It is a Red Swamp Crawfish, scientific name Procambarus clarkii
(supposedly clarkii is in honor of John H. Clark who [who'd have suspected this!] surveyed the US-Mexico border!).

They are native to the Southeast US, but I've certainly never seen a wild crawdad <heh> that looked nearly this good. I know little of crawfish, but from what I can find, it appears the red color is normal and is not a breeding display as I'd suspected. Although native to the Southeast US, they have been brought in as an invasive species in many parts of the world, and generally wreak havoc on the local aquafauna when they do.

Wikipedia has a nice page on this critter here:
http://en.wikipedia.org/wiki/Procambarus_clarkii

I'll see if I can dig up the old file--It is safely on two external drives, but I'm computer-crippled now thanks to a motherboard failure on my main puter (so operating off of a laptop, ugh!).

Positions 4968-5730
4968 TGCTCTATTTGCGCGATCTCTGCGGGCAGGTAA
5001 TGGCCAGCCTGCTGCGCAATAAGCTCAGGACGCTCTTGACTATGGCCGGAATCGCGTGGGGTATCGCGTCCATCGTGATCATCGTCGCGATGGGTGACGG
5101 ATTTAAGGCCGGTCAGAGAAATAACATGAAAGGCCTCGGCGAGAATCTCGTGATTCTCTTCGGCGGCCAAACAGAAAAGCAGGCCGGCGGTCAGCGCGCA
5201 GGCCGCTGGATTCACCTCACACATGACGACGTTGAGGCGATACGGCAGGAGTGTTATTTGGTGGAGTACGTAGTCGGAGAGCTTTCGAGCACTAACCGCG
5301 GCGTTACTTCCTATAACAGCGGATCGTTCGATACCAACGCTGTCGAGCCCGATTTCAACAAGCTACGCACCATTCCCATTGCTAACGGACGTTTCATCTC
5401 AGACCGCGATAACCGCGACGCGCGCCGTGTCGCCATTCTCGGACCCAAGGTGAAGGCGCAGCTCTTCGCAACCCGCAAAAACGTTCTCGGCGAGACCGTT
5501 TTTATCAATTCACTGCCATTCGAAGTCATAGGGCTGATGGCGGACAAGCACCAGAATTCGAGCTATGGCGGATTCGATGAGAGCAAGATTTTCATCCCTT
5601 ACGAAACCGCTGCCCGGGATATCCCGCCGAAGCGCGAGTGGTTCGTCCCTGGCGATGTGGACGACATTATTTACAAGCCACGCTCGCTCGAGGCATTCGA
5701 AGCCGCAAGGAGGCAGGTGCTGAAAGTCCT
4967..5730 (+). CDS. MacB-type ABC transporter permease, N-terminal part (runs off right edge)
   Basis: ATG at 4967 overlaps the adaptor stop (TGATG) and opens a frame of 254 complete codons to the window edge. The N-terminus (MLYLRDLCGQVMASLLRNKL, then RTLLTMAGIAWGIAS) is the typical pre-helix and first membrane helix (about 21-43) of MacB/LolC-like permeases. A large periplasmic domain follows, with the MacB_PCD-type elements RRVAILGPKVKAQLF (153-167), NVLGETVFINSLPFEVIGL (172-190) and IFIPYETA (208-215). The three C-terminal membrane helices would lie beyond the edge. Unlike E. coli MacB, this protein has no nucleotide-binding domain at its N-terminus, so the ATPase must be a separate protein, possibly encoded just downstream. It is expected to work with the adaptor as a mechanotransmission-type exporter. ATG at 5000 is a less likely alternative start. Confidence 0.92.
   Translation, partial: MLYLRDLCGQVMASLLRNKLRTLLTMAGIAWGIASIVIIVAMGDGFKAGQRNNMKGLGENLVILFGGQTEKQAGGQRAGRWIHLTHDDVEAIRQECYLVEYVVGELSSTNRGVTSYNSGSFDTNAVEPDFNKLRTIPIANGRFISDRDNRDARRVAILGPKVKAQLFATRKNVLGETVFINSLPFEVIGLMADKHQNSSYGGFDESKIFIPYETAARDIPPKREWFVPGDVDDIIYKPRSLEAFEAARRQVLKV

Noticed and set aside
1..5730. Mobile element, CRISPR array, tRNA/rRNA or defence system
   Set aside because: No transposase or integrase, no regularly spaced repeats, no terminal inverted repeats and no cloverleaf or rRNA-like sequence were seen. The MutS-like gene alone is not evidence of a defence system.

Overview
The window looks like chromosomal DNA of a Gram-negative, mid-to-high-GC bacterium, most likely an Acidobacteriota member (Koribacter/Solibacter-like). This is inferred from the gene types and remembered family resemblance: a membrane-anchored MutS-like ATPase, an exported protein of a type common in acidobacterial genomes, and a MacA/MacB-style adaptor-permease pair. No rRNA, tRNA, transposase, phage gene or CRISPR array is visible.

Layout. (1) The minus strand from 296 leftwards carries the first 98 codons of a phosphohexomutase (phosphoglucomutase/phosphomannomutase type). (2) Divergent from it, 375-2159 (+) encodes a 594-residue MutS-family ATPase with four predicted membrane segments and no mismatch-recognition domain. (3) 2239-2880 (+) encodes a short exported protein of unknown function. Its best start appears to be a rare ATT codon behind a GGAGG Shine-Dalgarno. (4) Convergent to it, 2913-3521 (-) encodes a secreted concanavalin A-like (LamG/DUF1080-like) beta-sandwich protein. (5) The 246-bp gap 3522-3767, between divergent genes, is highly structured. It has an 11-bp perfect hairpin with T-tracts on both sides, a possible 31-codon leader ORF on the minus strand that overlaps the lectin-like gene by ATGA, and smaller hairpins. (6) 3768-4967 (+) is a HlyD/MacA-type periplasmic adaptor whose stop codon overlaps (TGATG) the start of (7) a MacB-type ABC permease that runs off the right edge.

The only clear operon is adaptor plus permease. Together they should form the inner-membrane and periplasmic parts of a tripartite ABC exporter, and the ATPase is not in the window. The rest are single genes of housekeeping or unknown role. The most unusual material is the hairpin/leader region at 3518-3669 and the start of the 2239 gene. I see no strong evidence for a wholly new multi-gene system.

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Mike Broderick
Oklahoma City, OK, USA

Constructive critiques of my pictures, and reposts in this forum for purposes of critique are welcome

"I must obey the inscrutable exhortations of my soul....My mandate includes weird bugs."
--Calvin
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JoanYoung



Joined: 09 Oct 2007
Posts: 583
Location: South Africa

PostPosted: Fri Mar 21, 2008 9:59 pm    Post subject: Reply with quote

A very colourful one indeed Mike!! Smile
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Joan Young